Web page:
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Was "Commercialism" Its Basis? A Protest.

Was "Commercialism" Its Basis? A Protest. Asheville, N. C., Oct. 24, 1900. To the Editor: —It seems to me most unfortunate that you should have allowed your excellent tuberculosis number of October 20 to be spoiled by giving access to it, of a paper which, apparently—for I do not want to do its author an injustice in case it was meant well—is a purely commercial advertisement of a special method of treatment so indistinctly described that those wishing to test its reputed virtues will have to write to its author for particulars. I refer to the paper by Dr. Lisle, of Columbus, on the Treatment of Pulmonary Tuberculosis. I believe that any one who reads it will be convinced that, however honest the intention of its author, he has been unfortunate in the way in which he wrote, if he wished to "avoid the appearance of evil." When one comes forward with a new treatment it http://www.deepdyve.com/assets/images/DeepDyve-Logo-lg.png JAMA American Medical Association

Was "Commercialism" Its Basis? A Protest.

JAMA , Volume XXXV (18) – Nov 3, 1900

Was "Commercialism" Its Basis? A Protest.

Abstract


Asheville, N. C., Oct. 24, 1900.

To the Editor:
—It seems to me most unfortunate that you should have allowed your excellent tuberculosis number of October 20 to be spoiled by giving access to it, of a paper which, apparently—for I do not want to do its author an injustice in case it was meant well—is a purely commercial advertisement of a special method of treatment so indistinctly described that those wishing to test its reputed...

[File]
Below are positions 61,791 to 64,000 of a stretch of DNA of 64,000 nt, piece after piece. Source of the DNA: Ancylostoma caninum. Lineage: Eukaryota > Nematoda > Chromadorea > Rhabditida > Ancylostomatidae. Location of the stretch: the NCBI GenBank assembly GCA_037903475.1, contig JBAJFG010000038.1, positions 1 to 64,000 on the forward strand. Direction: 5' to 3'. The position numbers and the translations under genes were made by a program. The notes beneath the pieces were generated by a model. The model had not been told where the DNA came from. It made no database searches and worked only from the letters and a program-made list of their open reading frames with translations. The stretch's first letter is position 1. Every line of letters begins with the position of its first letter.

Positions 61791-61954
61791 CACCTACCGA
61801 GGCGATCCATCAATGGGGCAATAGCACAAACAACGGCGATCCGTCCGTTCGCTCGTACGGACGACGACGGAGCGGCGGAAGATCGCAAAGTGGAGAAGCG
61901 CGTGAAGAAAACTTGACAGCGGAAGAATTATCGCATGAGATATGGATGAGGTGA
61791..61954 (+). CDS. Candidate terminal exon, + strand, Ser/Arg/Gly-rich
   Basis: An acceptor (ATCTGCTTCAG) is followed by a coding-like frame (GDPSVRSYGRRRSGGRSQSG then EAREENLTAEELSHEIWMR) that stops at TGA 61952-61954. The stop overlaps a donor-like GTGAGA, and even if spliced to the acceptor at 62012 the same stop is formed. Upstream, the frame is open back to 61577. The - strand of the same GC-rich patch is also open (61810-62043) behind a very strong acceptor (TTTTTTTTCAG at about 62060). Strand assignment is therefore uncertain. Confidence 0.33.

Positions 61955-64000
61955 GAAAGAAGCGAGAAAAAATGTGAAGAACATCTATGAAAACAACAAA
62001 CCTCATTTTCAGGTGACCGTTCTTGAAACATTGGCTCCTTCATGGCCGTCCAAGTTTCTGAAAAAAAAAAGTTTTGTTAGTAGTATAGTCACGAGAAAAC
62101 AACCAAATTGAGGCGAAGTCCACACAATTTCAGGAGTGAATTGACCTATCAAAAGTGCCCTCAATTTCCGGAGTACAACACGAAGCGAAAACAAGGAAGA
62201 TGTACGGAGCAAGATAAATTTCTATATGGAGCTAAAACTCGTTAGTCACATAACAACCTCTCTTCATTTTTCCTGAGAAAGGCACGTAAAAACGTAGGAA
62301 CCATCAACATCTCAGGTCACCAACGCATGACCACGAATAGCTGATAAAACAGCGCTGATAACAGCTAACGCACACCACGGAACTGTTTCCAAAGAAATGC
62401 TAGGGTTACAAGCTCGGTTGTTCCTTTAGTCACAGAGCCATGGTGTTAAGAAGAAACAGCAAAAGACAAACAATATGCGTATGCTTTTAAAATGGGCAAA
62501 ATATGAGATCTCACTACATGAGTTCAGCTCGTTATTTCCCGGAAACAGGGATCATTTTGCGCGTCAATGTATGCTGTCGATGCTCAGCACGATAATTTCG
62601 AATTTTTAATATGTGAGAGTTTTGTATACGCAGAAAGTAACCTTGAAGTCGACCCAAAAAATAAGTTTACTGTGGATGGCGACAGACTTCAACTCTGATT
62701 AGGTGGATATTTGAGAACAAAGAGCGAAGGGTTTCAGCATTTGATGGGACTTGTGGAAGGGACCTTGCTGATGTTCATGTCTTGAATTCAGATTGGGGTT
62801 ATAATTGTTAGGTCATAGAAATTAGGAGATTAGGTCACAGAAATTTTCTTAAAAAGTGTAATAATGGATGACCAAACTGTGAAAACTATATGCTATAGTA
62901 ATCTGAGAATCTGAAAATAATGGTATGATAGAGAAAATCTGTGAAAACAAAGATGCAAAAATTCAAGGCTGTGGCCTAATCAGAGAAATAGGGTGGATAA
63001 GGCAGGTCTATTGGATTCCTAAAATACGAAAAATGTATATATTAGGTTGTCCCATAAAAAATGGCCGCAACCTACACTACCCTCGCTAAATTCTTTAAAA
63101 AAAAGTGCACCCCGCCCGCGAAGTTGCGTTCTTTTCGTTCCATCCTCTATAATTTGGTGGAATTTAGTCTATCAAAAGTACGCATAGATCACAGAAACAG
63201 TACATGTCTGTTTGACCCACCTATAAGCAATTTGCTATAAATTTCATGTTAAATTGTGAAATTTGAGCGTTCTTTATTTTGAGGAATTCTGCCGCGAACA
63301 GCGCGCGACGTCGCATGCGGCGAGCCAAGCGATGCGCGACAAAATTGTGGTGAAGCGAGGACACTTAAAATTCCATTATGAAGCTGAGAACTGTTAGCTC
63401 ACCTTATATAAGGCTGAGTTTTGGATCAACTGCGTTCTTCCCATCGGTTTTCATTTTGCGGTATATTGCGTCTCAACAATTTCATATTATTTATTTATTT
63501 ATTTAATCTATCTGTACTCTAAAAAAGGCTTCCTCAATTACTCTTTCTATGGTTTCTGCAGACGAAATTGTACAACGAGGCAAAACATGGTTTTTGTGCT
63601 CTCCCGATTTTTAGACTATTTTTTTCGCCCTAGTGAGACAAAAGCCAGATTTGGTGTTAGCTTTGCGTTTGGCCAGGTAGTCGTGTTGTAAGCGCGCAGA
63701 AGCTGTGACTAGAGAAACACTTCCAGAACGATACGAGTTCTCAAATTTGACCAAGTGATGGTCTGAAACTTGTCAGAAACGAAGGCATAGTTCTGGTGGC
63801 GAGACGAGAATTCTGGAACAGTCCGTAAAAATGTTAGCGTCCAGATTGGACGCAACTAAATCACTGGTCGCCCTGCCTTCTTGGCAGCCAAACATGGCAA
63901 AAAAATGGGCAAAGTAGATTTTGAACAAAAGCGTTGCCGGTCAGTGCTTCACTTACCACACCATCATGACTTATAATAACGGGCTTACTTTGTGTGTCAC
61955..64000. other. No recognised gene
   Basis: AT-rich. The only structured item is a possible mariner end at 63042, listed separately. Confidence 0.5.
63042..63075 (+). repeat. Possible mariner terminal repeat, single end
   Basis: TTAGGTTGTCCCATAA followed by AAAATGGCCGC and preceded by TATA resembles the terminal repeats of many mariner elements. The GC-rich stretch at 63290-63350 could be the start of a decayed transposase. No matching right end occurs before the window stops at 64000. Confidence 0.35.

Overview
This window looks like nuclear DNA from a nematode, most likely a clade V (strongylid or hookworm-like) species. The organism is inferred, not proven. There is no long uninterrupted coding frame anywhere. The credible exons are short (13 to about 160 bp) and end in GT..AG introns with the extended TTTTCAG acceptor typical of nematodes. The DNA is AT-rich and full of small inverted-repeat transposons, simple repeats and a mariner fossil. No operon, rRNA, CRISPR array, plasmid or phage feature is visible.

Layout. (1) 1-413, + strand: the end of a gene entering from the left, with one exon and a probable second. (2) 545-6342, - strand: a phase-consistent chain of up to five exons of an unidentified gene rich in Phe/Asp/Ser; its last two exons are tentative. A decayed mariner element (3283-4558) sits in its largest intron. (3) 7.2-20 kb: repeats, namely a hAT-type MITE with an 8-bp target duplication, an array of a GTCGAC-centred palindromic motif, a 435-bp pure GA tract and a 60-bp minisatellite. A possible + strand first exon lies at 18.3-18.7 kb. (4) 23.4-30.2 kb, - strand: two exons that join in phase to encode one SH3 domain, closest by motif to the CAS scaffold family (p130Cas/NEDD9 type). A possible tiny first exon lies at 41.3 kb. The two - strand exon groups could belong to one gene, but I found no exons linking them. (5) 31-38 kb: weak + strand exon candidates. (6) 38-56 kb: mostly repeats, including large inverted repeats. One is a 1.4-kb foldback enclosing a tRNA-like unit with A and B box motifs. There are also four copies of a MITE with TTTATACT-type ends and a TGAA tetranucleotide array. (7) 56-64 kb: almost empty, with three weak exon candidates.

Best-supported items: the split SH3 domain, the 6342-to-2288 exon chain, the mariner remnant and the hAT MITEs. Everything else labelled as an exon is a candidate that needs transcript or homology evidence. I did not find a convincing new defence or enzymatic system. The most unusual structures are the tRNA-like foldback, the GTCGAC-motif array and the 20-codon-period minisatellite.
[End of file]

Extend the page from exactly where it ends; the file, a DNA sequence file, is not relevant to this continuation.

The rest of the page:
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Publisher
American Medical Association
Copyright
Copyright © 1900 American Medical Association. All Rights Reserved. Applicable FARS/DFARS Restrictions Apply to Government Use.
ISSN
0098-7484
eISSN
1538-3598
DOI
10.1001/jama.1900.02460440040016
Publisher site
See Article on Publisher Site

Abstract

Asheville, N. C., Oct. 24, 1900. To the Editor: —It seems to me most unfortunate that you should have allowed your excellent tuberculosis number of October 20 to be spoiled by giving access to it, of a paper which, apparently—for I do not want to do its author an injustice in case it was meant well—is a purely commercial advertisement of a special method of treatment so indistinctly described that those wishing to test its reputed virtues will have to write to its author for particulars. I refer to the paper by Dr. Lisle, of Columbus, on the Treatment of Pulmonary Tuberculosis. I believe that any one who reads it will be convinced that, however honest the intention of its author, he has been unfortunate in the way in which he wrote, if he wished to "avoid the appearance of evil." When one comes forward with a new treatment it

Journal

JAMAAmerican Medical Association

Published: Nov 3, 1900

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